* Gold represents the 3:00 p.m. (London time) gold price as reported by the London Bullion Market Association and is expressed in U.S. Dollars per fine troy ounce. The source for gold data is Federal Reserve Bank of St. Louis (FRED), https://fred.stlouisfed.org/series/GOLDPMGBD228NLBM.
* The Bloomberg Commodity Index is designed to be a highly liquid and diversified benchmark for the commodity futures market. The Index is composed of futures contracts on 19 physical commodities and was launched on July 14, 1998.
* The DJ Equity All REIT Total Return Index measures the total return performance of the equity subcategory of the Real Estate Investment Trust (REIT) industry as calculated by Dow Jones.
* The Dow Jones Industrial Average (DJIA), commonly known as “The Dow,” is an index representing 30 stock of companies maintained and reviewed by the editors of The Wall Street Journal.
* The NASDAQ Composite is an unmanaged index of securities traded on the NASDAQ system.
* International investing involves special risks such as currency fluctuation and political instability and may not be suitable for all investors. These risks are often heightened for investments in emerging markets.
* Yahoo! Finance is the source for any reference to the performance of an index between two specific periods.
* The risk of loss in trading commodities and futures can be substantial. You should therefore carefully consider whether such trading is suitable for you in light of your financial condition. The high degree of leverage is often obtainable in commodity trading and can work against you as well as for you. The use of leverage can lead to large losses as well as gains.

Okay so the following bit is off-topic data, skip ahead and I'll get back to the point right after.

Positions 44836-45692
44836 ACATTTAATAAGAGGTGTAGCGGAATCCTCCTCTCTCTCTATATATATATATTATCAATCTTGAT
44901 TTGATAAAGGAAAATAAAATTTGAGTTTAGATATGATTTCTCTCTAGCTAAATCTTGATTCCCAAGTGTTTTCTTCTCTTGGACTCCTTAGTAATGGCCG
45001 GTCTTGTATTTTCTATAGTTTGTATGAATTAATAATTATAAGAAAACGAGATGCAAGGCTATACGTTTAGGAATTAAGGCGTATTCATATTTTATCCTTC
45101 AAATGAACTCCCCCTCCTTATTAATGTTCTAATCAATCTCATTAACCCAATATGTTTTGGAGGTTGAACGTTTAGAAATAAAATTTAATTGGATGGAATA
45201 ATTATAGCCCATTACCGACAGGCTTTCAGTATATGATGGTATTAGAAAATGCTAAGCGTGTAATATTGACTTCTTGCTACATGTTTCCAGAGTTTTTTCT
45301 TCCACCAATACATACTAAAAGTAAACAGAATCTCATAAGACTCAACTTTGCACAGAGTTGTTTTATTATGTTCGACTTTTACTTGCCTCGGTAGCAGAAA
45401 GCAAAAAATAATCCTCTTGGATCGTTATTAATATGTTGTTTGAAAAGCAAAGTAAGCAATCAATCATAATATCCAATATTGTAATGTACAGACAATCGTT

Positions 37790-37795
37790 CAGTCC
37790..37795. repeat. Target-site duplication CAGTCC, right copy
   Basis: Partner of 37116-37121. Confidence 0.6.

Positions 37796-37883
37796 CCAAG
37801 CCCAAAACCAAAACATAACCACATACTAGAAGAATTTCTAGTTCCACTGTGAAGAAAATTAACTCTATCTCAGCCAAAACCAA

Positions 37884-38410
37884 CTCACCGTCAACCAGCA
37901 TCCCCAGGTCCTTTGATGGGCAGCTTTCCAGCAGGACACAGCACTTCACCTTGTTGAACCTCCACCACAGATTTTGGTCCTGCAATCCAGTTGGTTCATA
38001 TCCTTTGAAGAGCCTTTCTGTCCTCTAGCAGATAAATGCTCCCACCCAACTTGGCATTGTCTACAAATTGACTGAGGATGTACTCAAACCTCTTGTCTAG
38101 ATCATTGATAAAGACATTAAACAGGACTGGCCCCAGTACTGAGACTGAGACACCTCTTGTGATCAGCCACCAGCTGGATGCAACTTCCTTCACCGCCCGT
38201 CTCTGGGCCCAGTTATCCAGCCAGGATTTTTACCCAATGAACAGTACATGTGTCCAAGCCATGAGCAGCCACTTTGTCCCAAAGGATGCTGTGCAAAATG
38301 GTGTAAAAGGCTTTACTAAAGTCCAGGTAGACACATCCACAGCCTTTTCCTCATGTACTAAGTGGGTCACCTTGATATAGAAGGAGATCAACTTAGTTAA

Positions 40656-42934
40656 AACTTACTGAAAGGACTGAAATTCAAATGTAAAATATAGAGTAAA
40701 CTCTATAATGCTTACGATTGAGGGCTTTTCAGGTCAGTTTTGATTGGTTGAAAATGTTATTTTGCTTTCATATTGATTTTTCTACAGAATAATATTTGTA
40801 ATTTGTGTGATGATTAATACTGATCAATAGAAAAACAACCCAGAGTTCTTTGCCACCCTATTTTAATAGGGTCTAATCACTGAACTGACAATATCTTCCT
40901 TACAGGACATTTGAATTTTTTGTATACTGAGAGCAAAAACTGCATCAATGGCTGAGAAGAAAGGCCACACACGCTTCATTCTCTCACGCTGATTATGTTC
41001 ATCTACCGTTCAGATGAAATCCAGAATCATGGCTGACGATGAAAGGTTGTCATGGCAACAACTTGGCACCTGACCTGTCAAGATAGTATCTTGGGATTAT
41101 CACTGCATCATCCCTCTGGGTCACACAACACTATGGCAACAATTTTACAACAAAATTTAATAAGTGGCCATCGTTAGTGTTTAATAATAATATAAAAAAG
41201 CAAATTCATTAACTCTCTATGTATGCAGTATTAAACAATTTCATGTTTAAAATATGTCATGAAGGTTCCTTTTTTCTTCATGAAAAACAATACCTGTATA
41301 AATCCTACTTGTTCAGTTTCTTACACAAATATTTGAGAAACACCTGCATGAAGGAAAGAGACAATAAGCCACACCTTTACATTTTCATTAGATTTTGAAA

* Opinions expressed are subject to change without notice and are not intended as investment advice or to predict future performance.
* Economic forecasts set forth may not develop as predicted and there can be no guarantee that strategies promoted will be successful.
* Past performance does not guarantee future results. Investing involves risk, including loss of principal.
* The foregoing information has been obtained from sources considered to be reliable, but we do not guarantee it is accurate or complete.
* There is no guarantee a diversified portfolio will enhance overall returns or outperform a non-diversified portfolio. Diversification does not protect against market risk.
* Asset allocation does not ensure a profit or protect against a loss.
* Consult your financial professional before making any investment decision.
https://www.ft.com/content/45ab5a45-6f32-49b3-be5d-9193071de970 ( https://resources.carsongroup.com/hubfs/WMC-Source/2022/09-19-22_Financial%20Times_The%20Fed%20Must%20Avoid%20Volckers%20Mistake%20on%20Inflation_3.pdf)
https://www.barrons.com/articles/august-jobs-report-today-51662072014 (or go to https://resources.carsongroup.com/hubfs/WMC-Source/2022/09-19-22_Barrons_Jobs%20Growth%20Slowed.%20Why%20That%20Could%20Be%20Good%20News_5.pdf)
https://www.barrons.com/market-data?mod=BOL_TOPNAV (or go tohttps://resources.carsongroup.com/hubfs/WMC-Source/2022/09-19-22_Barrons_Overview%209.16_11.pdf)